After 2-year pause, Hyundai Motor poised to add new capacity
By Hyunjoo Jin and Norihiko Shirouzu
SEOUL/BEIJING Feb 11 (Reuters) - Two years ago, Hyundai Motor Co's 75-year-old chairman Chung Mong-koo called a halt to capacity expansion, worried the South Korean group risked running into the kind of quality issues that dogged Japanese rival Toyota Motor Corp when it grew too aggressively in the 2000s.
Now, Hyundai and its affiliate Kia Motors Corp are again looking to invest in new manufacturing capacity, running feasibility studies in promising markets such as Mexico and scouting for a site for a fourth plant in China, the world's biggest autos market, said five people familiar with the group's plans.
Chung's unofficial capacity freeze - aimed at giving factories and parts suppliers a breather after rapid growth over the past decade and pushing the focus on to improving quality - remains in place, but some executives now feel more confident about the quality of the group's vehicles. A decision on opening a new Hyundai assembly plant in China could come before the end of this year.
"We're poring over mid- to long-term capacity investment plans now," said one high-ranking Hyundai group executive, who, like the others familiar with the plans, didn't want to be identified as they are not authorized to talk to the media.
The expansion freeze is making it tough for Hyundai to squeeze additional capacity from existing plants. Together, Hyundai and Kia last year utilized 105 percent of their installed capacity, and a consultant familiar with Hyundai's factory operations noted the group's U.S. plants, in Georgia and Alabama, are running flat-out, with utilization rates at 125-130 percent on a two-shifts-a-day basis.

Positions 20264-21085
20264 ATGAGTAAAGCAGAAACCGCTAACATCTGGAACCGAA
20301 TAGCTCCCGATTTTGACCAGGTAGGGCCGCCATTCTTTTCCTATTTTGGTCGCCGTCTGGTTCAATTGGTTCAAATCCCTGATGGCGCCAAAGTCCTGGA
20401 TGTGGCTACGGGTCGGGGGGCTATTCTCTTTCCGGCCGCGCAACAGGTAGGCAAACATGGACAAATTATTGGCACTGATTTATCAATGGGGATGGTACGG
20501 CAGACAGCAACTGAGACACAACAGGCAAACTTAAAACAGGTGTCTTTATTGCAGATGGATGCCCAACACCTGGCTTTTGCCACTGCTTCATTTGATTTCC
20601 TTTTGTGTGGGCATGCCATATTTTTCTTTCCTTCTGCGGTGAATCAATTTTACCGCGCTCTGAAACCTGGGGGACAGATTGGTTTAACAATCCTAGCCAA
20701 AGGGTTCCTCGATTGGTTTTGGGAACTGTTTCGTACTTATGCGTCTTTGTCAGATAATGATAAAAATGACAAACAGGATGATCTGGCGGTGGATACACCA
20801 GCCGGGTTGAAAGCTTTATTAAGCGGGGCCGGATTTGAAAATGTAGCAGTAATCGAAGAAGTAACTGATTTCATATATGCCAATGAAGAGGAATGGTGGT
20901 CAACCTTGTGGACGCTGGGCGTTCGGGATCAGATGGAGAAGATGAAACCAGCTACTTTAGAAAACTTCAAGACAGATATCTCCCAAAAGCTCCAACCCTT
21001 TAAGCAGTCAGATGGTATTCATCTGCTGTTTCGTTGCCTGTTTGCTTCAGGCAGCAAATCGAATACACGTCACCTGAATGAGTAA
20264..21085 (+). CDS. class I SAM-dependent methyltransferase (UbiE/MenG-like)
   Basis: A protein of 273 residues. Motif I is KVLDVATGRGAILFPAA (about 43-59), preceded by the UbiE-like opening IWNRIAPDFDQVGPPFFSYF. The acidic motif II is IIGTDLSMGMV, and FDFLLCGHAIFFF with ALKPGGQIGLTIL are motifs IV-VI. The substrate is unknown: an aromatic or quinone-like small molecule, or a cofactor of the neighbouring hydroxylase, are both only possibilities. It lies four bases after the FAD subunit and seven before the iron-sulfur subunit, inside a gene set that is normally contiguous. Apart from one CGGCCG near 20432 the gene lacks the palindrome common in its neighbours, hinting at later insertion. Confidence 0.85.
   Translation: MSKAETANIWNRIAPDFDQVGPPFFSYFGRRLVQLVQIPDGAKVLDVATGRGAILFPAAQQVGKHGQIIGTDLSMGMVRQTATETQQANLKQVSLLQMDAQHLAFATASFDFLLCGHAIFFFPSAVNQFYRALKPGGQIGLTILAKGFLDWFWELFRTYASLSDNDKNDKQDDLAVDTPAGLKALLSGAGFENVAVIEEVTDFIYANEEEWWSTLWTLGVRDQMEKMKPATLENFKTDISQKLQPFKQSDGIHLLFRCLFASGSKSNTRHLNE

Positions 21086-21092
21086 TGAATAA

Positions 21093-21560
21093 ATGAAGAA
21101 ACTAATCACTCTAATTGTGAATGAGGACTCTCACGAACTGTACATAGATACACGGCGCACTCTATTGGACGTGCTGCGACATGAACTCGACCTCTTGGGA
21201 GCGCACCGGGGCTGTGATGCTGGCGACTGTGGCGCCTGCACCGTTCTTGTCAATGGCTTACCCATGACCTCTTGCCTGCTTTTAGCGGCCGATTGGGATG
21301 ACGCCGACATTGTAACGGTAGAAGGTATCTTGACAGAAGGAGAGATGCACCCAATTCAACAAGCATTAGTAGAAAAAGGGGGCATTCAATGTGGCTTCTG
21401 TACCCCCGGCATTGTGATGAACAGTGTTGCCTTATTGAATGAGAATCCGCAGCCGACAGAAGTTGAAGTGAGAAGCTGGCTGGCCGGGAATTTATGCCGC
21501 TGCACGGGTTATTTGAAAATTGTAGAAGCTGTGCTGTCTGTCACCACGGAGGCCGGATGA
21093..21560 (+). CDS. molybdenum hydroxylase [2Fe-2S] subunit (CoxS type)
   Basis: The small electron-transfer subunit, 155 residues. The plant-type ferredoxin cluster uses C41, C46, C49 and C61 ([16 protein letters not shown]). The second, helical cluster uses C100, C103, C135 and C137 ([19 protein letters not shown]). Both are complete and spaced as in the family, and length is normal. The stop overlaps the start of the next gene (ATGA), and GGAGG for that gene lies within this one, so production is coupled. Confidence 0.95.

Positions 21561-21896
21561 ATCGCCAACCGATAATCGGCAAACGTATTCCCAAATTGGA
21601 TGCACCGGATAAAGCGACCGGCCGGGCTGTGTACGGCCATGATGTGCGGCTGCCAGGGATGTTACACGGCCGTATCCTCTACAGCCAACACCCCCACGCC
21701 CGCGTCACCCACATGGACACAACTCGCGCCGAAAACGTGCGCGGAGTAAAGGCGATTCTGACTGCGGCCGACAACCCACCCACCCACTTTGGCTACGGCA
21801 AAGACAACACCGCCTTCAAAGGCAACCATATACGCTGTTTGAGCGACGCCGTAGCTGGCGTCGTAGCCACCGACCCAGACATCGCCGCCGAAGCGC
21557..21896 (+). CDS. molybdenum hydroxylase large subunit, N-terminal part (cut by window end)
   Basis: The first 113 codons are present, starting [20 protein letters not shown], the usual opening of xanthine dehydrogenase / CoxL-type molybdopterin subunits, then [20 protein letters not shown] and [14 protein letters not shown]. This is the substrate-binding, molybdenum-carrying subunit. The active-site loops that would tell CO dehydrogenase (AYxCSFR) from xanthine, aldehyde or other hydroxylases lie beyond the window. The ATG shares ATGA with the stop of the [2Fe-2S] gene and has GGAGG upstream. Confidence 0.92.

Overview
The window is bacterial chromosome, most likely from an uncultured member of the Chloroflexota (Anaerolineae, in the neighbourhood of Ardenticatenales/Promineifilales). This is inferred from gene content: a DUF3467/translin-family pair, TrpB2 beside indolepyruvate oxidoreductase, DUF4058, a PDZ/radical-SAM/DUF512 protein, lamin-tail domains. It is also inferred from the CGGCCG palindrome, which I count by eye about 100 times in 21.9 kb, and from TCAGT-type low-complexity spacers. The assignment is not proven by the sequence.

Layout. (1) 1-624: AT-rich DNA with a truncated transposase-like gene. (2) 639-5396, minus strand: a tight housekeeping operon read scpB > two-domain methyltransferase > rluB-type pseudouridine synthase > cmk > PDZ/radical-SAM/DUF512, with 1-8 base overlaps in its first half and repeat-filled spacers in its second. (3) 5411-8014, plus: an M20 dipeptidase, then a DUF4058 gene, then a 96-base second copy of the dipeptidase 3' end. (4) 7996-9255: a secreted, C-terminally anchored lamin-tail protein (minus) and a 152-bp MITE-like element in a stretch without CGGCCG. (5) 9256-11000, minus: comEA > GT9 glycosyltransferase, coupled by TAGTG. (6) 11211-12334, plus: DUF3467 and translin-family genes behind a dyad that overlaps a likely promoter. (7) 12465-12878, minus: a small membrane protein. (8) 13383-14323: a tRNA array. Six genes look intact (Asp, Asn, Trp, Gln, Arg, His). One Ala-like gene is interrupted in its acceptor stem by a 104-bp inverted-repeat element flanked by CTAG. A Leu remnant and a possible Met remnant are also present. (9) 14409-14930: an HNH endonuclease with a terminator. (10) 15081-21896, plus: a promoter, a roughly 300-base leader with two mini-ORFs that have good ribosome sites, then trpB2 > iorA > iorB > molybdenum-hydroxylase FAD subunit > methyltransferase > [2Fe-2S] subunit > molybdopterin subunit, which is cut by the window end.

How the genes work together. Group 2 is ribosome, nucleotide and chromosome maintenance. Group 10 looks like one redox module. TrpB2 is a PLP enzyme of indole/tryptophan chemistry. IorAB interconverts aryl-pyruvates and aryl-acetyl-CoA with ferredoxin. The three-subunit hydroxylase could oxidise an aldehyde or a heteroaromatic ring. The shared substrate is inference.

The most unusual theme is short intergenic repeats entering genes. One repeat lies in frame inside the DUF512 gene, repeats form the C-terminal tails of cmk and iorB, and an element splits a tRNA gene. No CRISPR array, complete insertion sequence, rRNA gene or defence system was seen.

"That's just not a sustainable approach if it lasts a few more years, even though the ban has been highly beneficial to Hyundai's bottom line," said one of those familiar with the company's plans. Hyundai Motor's operating margin was 9.5 percent last year, one of the auto industry's best. The medium-term goal at rival Nissan Motor Co Ltd is 8 percent.
Chung's ban on expansion was "motivated by his effort to keep Hyundai from making the mistakes Toyota made," one of the people said, referring to a perception that the Japanese automaker lost control of engineering and manufacturing quality as it ramped up capacity to well above 8 million vehicles.
"Hyundai was growing way too fast and worried their suppliers couldn't catch up," said another of those familiar with the group's thinking. Continuación...